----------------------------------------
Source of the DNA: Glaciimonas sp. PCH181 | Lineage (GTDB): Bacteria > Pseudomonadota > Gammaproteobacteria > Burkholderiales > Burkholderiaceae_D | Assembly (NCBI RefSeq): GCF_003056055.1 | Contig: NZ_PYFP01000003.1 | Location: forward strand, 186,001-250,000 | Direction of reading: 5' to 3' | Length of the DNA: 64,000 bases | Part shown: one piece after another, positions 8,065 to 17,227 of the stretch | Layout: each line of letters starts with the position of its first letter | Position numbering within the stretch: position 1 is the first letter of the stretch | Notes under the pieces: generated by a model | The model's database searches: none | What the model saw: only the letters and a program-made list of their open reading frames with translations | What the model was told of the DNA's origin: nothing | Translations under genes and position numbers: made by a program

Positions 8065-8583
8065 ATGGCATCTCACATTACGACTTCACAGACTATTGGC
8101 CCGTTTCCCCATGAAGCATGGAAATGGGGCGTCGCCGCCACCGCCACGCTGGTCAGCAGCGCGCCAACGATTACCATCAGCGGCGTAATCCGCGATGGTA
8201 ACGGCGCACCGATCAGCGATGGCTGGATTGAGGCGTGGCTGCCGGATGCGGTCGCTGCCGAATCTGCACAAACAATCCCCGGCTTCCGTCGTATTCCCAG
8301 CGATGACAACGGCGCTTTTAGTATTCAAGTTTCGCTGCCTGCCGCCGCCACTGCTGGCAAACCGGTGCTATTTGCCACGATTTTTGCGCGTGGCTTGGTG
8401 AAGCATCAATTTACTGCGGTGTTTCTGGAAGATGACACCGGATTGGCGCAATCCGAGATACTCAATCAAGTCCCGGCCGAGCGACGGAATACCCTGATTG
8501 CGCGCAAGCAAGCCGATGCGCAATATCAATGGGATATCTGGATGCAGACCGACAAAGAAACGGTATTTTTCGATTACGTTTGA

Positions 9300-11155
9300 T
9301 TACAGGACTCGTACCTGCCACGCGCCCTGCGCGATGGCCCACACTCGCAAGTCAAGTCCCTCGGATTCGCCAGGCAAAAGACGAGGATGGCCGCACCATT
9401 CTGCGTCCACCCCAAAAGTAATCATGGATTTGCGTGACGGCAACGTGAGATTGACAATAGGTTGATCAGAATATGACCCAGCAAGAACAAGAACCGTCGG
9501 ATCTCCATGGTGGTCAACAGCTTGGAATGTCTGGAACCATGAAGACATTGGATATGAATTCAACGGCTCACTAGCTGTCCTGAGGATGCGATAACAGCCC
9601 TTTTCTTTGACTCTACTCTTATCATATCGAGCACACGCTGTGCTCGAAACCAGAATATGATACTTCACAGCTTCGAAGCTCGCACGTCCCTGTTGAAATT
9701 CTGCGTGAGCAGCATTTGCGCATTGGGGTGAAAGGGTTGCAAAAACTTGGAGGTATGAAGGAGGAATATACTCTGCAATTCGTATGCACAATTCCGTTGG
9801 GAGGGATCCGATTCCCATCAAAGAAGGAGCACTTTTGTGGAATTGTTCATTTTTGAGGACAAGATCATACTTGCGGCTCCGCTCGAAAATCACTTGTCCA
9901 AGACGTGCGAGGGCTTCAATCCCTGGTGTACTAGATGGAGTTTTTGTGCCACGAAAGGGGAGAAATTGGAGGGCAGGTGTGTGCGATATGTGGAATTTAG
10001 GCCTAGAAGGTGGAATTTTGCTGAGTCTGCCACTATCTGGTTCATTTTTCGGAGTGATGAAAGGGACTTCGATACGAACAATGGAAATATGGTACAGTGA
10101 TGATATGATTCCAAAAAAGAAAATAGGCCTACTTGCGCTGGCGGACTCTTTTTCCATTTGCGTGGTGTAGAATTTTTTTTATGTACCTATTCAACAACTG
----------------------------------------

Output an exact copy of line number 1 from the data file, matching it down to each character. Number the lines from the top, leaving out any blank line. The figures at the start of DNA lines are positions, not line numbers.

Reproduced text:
Source of the DNA: Glaciimonas sp. PCH181 | Lineage (GTDB): Bacteria > Pseudomonadota > Gammaproteobacteria > Burkholderiales > Burkholderiaceae_D | Assembly (NCBI RefSeq): GCF_003056055.1 | Contig: NZ_PYFP01000003.1 | Location: forward strand, 186,001-250,000 | Direction of reading: 5' to 3' | Length of the DNA: 64,000 bases | Part shown: one piece after another, positions 8,065 to 17,227 of the stretch | Layout: each line of letters starts with the position of its first letter | Position numbering within the stretch: position 1 is the first letter of the stretch | Notes under the pieces: generated by a model | The model's database searches: none | What the model saw: only the letters and a program-made list of their open reading frames with translations | What the model was told of the DNA's origin: nothing | Translations under genes and position numbers: made by a program